Judge Scolds DOJ, But Won’t Probe Claims Of Its Misconduct In Census Case

US President Donald Trump (C), flanked by US Secretary of Commerce Wilbur Ross (L) and US Attorney General William Barr, delivers remarks on citizenship and the census in the Rose Garden at the White House in Washing... US President Donald Trump (C), flanked by US Secretary of Commerce Wilbur Ross (L) and US Attorney General William Barr, delivers remarks on citizenship and the census in the Rose Garden at the White House in Washington, DC, on July 11, 2019. (Photo by Nicholas Kamm / AFP) (Photo credit should read NICHOLAS KAMM/AFP/Getty Images) MORE LESS
May 21, 2020 2:05 p.m.

The federal judge in the census citizenship case imposed limited sanctions on the Trump administration Thursday for the Justice Department’s failure to produce hundreds of documents it was obligated to turn over before the trial.

The order by U.S. District Judge Jesse Furman of New York on Thursday was a partial victory for the challengers. They has also sought sanctions and additional discovery related to allegations that administration-linked witnesses lied in the litigation, but Furman denied that request.

In his order, Furman said he was not granting that aspect of their request because, even if the witnesses’ testimony was false, it would not have changed the outcome of the trial and the final decision of the Supreme Court.

“To be clear, that conclusion is not based on a finding that Plaintiffs’ troubling allegations are wrong; the Court intimates no view on that question,” Furman said.

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Furman called the challengers’ reasons for making the allegations “compelling” and said that those reasons became “only more compelling when Defendants confirmed that there were still more documents that should have been, but were not, produced in the course of discovery.”

The defendants in the case were the Commerce Department, Commerce Secretary Wilbur Ross, the Census Bureau and its director, whom at the time of the lawsuit was Ron Jarmin. Furman scolded the Justice Department, who represented the government, for its discovery flub, while casting shade on its aggressive attempts at getting the Supreme Court to intervene in his handling of the case.

The Justice Department belatedly produced 900 documents, amounting to about 10 percent of the total discovery in the case. Furman said the “technical error” that the Justice Department cited as its explanation for why the documents weren’t produced was the kind of “lapse that would make a first-year litigation associate wince.”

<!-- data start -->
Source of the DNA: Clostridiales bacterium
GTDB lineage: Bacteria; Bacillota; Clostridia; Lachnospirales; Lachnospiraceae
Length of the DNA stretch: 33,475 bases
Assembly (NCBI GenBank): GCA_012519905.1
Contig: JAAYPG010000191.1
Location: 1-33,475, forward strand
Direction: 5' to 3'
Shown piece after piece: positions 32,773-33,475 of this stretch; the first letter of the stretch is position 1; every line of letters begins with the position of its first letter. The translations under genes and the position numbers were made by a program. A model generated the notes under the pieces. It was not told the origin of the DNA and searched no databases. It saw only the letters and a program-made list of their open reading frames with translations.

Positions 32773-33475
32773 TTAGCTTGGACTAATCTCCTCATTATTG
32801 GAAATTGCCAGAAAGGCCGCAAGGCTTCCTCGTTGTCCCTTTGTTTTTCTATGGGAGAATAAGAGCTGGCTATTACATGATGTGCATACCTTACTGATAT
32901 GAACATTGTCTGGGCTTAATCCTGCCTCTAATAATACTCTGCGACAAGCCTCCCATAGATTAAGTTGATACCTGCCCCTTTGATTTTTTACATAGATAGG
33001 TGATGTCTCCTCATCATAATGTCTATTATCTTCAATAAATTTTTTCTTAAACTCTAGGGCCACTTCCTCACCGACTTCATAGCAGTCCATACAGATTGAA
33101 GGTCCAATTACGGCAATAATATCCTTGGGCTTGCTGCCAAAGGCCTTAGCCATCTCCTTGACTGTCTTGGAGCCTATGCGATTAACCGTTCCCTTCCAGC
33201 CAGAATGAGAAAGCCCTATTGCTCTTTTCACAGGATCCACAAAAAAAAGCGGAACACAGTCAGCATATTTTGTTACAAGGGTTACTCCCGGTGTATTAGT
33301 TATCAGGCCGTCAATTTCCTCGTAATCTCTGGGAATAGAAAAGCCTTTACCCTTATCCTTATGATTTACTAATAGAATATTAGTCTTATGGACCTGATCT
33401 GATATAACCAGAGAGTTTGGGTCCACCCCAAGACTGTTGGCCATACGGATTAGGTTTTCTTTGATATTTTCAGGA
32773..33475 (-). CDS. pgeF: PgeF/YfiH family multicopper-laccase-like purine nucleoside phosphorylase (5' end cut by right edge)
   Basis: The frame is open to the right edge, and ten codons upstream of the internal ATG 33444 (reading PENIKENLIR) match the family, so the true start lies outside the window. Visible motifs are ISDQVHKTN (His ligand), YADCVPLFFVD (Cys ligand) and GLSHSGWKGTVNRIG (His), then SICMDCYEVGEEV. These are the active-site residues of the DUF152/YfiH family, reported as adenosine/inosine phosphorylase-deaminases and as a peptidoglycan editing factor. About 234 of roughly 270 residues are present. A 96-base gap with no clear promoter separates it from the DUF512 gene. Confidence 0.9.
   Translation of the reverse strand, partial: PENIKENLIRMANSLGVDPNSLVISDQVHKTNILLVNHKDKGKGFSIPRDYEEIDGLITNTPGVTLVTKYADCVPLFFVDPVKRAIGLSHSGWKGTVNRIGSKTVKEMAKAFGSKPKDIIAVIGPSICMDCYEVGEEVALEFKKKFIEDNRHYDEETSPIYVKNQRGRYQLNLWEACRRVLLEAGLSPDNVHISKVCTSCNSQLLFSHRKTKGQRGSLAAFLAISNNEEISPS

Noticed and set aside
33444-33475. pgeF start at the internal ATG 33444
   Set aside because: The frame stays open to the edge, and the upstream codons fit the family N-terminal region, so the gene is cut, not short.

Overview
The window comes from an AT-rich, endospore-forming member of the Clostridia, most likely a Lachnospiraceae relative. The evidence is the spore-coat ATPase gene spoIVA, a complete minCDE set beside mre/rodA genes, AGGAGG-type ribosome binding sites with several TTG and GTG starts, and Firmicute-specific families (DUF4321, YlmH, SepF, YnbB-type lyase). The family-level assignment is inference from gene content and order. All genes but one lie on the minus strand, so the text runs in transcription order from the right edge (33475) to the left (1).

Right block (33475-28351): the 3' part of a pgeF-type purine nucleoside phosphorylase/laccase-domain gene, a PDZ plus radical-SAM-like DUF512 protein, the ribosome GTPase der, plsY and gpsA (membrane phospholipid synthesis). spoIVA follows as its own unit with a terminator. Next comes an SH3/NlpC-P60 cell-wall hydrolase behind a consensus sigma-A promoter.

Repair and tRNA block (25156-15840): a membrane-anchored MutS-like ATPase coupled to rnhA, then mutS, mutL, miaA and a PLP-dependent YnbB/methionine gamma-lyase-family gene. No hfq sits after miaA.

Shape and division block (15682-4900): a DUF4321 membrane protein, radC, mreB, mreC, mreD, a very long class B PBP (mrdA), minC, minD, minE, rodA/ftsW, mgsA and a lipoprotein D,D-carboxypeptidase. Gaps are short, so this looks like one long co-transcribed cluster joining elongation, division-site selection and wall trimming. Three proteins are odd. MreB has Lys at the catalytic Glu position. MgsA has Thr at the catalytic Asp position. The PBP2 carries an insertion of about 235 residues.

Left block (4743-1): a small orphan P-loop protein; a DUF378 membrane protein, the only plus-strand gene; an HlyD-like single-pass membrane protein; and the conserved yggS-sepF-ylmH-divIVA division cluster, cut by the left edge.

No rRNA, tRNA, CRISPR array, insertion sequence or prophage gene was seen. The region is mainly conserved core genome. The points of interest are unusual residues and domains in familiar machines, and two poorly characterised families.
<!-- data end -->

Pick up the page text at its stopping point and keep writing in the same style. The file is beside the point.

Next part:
Furman is ordering that the administration pay for the challengers’ attorneys fees and costs associated with their efforts to pursue the sanctions.

Furman’s order was the denouement to a several-year saga over the Trump administration’s effort to add a citizenship question to the 2020 census. Furman blocked the move in January 2019 because he concluded that the way the administration went about adding the question violated the Administrative Procedure Act. The Supreme Court upheld Furman’s decision last summer, on the basis that the administration’s stated reason for adding the question — supposedly for Voting Rights Act enforcement — was bogus.

But even after the Supreme Court ruled against the administration, and President Trump backed down from his threats to try to circumvent the ruling to get the question back on the census, the legal wrangling continued.

Just before the Supreme Court decision came down, the challengers got their hands on evidence pointing to the question’s alternate purpose: to facilitate a scheme that would skew the redistricting process in favor of white, Republican voters, to the detriment of Latino communities.

Furman’s order Thursday recounted the revelation of the new evidence, which was a memo written by the now deceased GOP gerrymandering expert Thomas Hofeller and additional documents that linked him to the administration’s efforts to add the question.

The challengers had alleged that two witnesses had made false statements related to Hofeller’s involvement, which in turned hampered discovery that could have shed light on the administration’s true motives.

Furman concluded that the testimony of one of the witnesses was “troubling,” but the record stopped short of showing that it part of a “broader scheme orchestrated by Defendants or their attorneys to intentionally mislead the Court.”

Allegations about the other witness’ testimony were more a question of semantics, Furman said, and the record did not show that the witness “intentionally” misled the court. Nor was there “clear and convincing evidence of bad faith,” Furman said.

“At the end of the day, the NGO Plaintiffs allegations of misconduct merely reinforce their overall theory of this case: that Secretary Ross’s decision to add a citizenship question to the 2020 decennial census questionnaire was not made for the reasons he gave,” Furman said, in explaining why he wasn’t imposing sanctions beyond the attorneys fees and costs he rewarded for the discovery screw up.

“In the final analysis, although the NGO Plaintiffs allegations are troubling, so too were the facts that won them a victory at trial and in the Supreme Court. Plaintiffs’ theory of the case could hardly need more judicial vindication than that,” Furman said.

He acknowledged that, despite “truth-seeking function” of litigation, “sometimes produces an incomplete or unsatisfying version of the facts.”

“If there is more to the story, principles of judicial restraint counsel in favor of letting it be uncovered and told somewhere else,” he said.

Read his order below:

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